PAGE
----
Steps to the Life

Aya Mhana


The sparkly heels mark the end of one life and the beginning of another. Aya Mhana brings the shoes to Canada from war-torn Syria, and she wears them when she marries. When her brother dies, her hope for the future is tested. Thanks to her mother’s strong faith and her new daughter, she remembers that she can balance the future and the past just as she balanced on her high-heeled wedding shoes.


My heels were slim, but they grounded me. My whole life changed as I balanced myself in these shoes—my wedding shoes, gray with a bright, shiny design.

I was forced to leave Syria so quickly that there was hardly time to catch my breath. It’s not easy to leave your home with only a few suitcases. I decided to take my wedding dress and shoes with me, even though the dress was so heavy that I had room for nothing else. I had no room for memories of my family and my life. But I wanted to celebrate our wedding as soon as we could in our new country.

I left Syria because I wanted to live with my husband, who loved the smell of flowers, not fighting a war with so many victims. He refused to join the army, so he escaped to nearby Lebanon.  But Lebanon was already difficult, even for its own citizens. So, I couldn’t follow him. Many countries would not accept Syrians after our crisis. I spent my time at home waiting for a chance to live alongside my husband and wishing for an end to the war.

We heard that Canada had opened its doors to people who could not survive in their own country, and it accepted us in just 20 days. When we arrived in our dream country, we celebrated our wedding and started our new adventure.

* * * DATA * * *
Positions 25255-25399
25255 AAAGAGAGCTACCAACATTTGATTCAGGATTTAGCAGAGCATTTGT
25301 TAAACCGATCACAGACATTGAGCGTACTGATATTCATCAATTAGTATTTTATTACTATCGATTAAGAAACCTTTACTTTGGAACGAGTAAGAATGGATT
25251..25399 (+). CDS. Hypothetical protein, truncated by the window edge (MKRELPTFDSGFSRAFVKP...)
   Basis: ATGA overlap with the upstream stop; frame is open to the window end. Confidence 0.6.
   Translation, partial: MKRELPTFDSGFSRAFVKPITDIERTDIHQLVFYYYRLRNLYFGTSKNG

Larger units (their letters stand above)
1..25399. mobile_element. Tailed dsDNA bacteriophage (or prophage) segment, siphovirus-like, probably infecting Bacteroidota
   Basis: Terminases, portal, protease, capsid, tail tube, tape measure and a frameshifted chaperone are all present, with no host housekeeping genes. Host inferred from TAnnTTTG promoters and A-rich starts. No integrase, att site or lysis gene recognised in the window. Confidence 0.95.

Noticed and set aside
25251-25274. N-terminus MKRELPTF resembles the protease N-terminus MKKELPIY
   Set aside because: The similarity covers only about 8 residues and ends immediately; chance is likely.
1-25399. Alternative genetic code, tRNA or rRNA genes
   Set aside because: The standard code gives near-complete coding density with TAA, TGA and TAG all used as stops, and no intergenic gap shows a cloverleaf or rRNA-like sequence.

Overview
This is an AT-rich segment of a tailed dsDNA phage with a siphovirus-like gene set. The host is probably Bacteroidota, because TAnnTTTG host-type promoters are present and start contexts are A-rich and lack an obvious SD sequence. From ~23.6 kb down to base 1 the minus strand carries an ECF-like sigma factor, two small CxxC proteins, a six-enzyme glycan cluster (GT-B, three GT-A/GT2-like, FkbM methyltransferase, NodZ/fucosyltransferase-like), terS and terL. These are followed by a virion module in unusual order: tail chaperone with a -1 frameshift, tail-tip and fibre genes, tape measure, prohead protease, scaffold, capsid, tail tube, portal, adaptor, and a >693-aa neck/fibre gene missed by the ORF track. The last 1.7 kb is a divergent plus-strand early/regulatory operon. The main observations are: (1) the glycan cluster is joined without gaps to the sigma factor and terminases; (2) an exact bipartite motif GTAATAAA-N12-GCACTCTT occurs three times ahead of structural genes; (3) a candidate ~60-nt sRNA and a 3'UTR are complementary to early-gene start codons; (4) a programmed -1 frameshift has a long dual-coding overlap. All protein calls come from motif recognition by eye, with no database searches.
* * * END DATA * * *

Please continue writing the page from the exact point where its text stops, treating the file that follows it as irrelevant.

But even when it’s warm, I feel cold. 

Even when it’s crowded, I feel lonely. 

Even when I’m rich, I feel poor

Because nothing here looks like our homeland.

I spent eight months counting the days and waiting to be part of the fabric of Canada. But now I can say that I have had a lot of achievements here. With four friends, I established a music band, and we have performed at different events. I started learning English, and I’m meeting new friends.

My brother promised that he would visit me. It was touching that he would consider moving here to add to our family and our happiness. But he passed away in an accident, just five hours before his flight to the United States and then to Canada.

I felt like an old tree, ready to drop my leaves in the fall. I had lost everything, all at once—my homeland and my brother and my previous life. My brother had lit me up with hope, and when he passed away, I thought that light would never shine again.

But this old tree is becoming green again. 

I’m trying hard to do my best because I have another soul inside me—my daughter. I don’t want her to become a victim of my sadness; she is not guilty.

There is nothing I can do to bring my brother back. I found the strength to survive this tragedy, especially after I spoke to my mom. She told me that God gives and God takes away. She is a great believer who supports us instead of asking us for support. That little beat inside me helped me make a difficult but beautiful choice: to keep going until the end because life never stops. Once you give up, there is no more.

My daughter will not replace my brother, but she is a gift. She reminds me that whatever happens, we can always adjust to challenges. She reminds me that we can find happiness in a new reality. So, beside these pretty wedding shoes that changed my life, marking a start and an end to many things, there will be my tiny little daughter’s feet to ground me, too.

AYA MHANA’s work as an influencer and commitment throughout her music career is paying off. She won an award for her musical talent and is now a resident artist at her local public library in Calgary. She was nominated for the 2020 YYC Music Awards. Although music is still her first love, she works as a digital marketer and has recently started her own company. She is always eager to learn and overcomes any challenge to achieve her goals.

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